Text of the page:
One of the most in-demand restaurants in or near Milan, Italy, these days is also the city’s most secure eatery: InGalera, Italian slang for “In Prison,” is housed inside the medium-security Bollate penitentiary a short drive from the center of Milan. It is booked solid through this month with future reservations expected to be equally hard to get.
This recently opened full-service restaurant, featuring cloth tablecloths in the evening and paper placemats at lunchtime, is part of an expanding program in Italy aimed at providing prisoners with skills they’ll be able to use upon their release. This prison, like a growing number of others in that country, also has programs where such skills as painting, carpentry, theater-related ones and horse-care and –maintenance. In addition, there are opportunities for a number of the inmates to leave the grounds daily for jobs of various sorts in the nearly community.
An inmate waiter serves customers at InGalera, a restaurant in Italy’s Bollate penitentiary near Milan. (Photo: Gianni Cipriano for the New York Times.)
At InGalera, prisoners serve as waiters and learn their way around the typical workstations of a high-end restaurant. They work in the front of the house under Massimo Sestito, a non-inmate maître d’, who greets customers and handles all the cash, and in the back of the house under Ivan Manzo, a professional chef.
Manzo told the New York Times that he has no concerns about working with men convicted of serious crimes, because, as he put it, “I’ve seen a lot of crazy people working in kitchens outside of here!”
Authorized by the prison’s director, or warden, Massimo Pariso, the InGalera project is overseen by Silvia Polleri. She chose the restaurant’s name, she told The Times, as a ‘wink-wink’ way of reassuring patrons that this is a serious place in a serious place, but they have no reason to fear for their safety: Inmate workers there are carefully screened, and they are motivated to do well in the program both for their futures and for their present: Prison life with nothing ‘interesting’ to do is boring! And not only are the workers in InGalera anything but bored – every meal sees every seat filled, sometimes with quite interesting people, such as a former Miss Italy – they also are well paid, up to around 1,200 euros a month!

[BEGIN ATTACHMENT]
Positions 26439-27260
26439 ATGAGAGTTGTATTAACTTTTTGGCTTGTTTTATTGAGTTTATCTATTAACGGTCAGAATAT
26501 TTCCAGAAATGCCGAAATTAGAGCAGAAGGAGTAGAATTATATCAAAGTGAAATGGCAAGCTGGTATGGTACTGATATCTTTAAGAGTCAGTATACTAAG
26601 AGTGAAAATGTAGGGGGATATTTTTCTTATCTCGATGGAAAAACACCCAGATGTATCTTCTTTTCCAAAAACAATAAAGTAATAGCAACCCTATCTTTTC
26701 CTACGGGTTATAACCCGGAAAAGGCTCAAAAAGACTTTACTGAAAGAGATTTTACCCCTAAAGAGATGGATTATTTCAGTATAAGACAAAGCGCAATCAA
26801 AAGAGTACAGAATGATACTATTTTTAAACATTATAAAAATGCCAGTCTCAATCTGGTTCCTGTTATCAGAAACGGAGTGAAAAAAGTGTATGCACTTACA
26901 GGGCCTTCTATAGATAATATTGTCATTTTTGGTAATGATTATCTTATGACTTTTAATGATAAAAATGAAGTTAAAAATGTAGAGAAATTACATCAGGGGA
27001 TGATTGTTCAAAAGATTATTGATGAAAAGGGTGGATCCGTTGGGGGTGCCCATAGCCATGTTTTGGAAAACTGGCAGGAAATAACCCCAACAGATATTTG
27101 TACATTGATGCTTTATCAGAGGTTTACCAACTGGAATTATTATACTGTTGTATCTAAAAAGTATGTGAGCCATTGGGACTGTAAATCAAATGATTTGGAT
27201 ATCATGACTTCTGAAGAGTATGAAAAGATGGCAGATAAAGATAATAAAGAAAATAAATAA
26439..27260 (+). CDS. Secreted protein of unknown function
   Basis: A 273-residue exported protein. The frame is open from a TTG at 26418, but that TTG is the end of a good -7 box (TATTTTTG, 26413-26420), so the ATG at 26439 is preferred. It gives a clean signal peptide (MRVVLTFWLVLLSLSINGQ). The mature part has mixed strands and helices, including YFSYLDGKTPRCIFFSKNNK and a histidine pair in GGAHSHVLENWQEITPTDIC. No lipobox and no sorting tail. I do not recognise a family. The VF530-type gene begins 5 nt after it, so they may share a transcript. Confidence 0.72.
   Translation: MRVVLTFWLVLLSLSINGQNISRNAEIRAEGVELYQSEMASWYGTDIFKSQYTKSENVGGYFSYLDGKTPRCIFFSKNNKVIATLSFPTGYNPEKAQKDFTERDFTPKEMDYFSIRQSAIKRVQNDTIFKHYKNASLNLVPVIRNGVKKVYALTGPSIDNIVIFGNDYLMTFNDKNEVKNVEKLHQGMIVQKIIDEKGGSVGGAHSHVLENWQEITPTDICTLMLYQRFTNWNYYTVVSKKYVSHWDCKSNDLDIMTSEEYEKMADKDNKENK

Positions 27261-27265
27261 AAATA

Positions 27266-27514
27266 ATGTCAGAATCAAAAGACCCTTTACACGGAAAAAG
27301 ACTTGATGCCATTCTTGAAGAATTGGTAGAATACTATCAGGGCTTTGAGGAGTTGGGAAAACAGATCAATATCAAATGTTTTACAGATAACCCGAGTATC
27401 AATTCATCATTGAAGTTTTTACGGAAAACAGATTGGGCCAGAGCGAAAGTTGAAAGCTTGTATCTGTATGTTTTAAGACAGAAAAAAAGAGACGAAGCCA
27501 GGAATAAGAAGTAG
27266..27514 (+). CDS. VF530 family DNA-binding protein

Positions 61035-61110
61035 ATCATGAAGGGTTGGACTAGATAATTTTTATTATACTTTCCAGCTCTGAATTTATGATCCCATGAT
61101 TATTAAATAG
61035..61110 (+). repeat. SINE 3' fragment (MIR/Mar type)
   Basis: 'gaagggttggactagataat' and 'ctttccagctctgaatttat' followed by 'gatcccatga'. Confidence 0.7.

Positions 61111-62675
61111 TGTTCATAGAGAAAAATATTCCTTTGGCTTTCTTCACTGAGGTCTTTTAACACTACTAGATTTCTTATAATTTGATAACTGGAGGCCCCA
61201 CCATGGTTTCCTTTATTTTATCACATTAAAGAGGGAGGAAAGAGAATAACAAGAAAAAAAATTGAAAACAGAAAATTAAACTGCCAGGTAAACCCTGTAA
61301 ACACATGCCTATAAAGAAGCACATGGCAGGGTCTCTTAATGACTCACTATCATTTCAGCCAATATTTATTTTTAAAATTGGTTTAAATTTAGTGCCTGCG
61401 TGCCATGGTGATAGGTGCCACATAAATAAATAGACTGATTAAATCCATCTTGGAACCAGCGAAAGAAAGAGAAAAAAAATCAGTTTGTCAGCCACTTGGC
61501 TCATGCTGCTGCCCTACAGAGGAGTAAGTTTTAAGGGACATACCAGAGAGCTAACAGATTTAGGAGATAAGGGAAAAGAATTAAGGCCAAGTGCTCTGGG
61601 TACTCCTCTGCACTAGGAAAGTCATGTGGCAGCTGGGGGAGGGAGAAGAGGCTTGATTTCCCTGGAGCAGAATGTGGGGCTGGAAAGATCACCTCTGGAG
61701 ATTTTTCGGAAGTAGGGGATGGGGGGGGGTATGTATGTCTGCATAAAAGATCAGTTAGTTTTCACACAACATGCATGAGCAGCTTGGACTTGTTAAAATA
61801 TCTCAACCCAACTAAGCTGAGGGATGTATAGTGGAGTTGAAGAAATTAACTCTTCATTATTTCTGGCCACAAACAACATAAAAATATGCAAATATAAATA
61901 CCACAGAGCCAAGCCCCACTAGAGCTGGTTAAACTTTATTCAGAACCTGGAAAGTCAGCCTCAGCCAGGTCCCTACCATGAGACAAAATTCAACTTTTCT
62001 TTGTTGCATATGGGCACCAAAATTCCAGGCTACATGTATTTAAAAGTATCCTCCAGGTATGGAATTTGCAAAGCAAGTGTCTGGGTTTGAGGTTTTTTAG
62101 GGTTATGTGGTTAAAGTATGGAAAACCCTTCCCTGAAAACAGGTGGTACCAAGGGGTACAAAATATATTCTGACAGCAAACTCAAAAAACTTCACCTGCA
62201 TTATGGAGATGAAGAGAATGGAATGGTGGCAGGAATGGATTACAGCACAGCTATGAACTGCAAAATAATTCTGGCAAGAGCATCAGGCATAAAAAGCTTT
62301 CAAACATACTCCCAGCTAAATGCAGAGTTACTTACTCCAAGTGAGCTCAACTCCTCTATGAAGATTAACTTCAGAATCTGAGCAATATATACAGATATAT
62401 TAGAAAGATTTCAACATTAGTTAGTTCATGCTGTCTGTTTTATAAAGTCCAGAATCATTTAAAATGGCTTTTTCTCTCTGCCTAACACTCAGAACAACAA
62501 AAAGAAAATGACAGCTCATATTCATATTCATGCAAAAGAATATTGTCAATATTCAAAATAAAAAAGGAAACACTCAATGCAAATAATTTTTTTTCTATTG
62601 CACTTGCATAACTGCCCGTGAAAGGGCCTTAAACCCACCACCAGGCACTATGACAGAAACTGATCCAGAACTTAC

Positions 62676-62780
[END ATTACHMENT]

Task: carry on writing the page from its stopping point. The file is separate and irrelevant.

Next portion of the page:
Another recent visitor was the restaurant critic for Corriere della Sera, one of Italy’s most important newspapers. She praised the menu (which included, she noted, “chestnut pappardelle with venison ragout and currants, and guinea fowl stuffed with Belgian [endive] and hazelnuts”) and the wine list that, she said, “well-represents all [Italian] regions.”
Her closing advice was, “Spread the word!”